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12th grade Math?

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How would you factor 3x^3-4x^2+4x-1?
P.S. Factor theorem does not work here.

  • 12th grade Math? - ,

    Look for the first root by trial and error. Using the "q/p theorem", I see that one solution is +1/3. So, (x - 1/3) is one factor.
    Divide that into 3x^3-4x^2+4x-1 to get a quadratic factor,
    (3x^2 -3x +3) = 3 (x^2 -x +1).
    The term in parentheses can be factored by the usual means, but gives two complex roots.
    3x^3-4x^2+4x-1 = 3(x- 1/3)(x^2-x+1)

  • 12th grade Math? - ,

    What's the q/p theorem though?

  • 12th grade Math? - ,

    I was afraid you'd ask me that :-)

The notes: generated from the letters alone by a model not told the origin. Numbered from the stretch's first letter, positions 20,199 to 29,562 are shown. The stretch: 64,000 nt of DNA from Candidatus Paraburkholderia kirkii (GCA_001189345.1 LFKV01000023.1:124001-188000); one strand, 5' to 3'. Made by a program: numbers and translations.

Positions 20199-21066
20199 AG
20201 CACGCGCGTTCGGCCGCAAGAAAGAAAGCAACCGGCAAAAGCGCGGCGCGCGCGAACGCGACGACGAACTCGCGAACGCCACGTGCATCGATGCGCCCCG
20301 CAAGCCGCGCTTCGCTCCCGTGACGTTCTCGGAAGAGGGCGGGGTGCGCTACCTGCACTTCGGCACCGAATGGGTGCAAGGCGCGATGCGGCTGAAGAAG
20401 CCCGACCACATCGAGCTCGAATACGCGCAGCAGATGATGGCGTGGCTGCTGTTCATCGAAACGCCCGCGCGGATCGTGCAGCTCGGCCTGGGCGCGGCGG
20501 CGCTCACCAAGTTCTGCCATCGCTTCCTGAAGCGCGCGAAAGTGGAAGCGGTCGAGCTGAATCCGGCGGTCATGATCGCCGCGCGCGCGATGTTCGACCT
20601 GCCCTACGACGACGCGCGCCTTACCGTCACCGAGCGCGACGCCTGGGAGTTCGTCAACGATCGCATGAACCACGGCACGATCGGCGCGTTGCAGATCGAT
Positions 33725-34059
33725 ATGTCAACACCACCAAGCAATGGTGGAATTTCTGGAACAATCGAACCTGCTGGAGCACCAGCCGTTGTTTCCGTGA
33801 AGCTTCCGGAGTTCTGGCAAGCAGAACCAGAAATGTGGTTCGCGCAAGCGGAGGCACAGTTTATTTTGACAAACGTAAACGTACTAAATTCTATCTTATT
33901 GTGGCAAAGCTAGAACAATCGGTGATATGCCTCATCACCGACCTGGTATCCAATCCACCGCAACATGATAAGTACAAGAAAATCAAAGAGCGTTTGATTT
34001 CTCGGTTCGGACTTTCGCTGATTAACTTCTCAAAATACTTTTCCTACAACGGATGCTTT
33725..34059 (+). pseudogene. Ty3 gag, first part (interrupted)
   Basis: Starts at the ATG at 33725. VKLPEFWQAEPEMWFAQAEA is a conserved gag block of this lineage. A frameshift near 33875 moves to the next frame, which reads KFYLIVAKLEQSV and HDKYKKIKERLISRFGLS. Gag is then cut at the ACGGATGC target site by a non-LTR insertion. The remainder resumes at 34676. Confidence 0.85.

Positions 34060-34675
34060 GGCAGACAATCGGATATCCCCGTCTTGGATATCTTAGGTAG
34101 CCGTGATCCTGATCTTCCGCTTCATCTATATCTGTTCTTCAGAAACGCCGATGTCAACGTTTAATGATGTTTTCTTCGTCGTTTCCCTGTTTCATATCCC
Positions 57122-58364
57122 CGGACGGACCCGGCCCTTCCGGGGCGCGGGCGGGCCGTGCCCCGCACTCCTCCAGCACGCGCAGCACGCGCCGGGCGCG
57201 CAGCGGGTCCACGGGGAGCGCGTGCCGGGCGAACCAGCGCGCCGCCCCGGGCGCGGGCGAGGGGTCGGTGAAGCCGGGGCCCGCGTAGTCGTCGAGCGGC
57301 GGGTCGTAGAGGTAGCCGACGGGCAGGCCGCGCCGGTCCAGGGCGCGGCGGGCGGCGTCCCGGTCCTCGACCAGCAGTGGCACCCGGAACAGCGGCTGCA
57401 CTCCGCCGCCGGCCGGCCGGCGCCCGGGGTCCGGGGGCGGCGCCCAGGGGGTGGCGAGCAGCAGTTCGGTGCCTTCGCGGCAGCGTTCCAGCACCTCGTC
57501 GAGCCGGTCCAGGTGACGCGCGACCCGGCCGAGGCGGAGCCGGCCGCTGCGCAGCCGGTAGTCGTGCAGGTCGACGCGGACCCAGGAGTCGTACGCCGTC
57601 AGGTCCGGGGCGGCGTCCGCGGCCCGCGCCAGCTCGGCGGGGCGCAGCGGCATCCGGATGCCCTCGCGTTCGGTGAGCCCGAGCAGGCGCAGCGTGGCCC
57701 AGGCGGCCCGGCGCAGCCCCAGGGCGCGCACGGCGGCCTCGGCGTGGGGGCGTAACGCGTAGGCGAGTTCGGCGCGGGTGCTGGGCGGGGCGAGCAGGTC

The more common name for it is the rational roots test (or theorem).

    Here is a reference.

    It doesn't always provide a root, but if there is a rational real root, it works.

    Briefly, it says that if the constant term of the polynomial is q and the first term in p, and if there are rational real roots, one of the roots will be
    +/- q/p or +/- the tio of prime-number factors of q and p.

  • eapmo dzywoakr - ,

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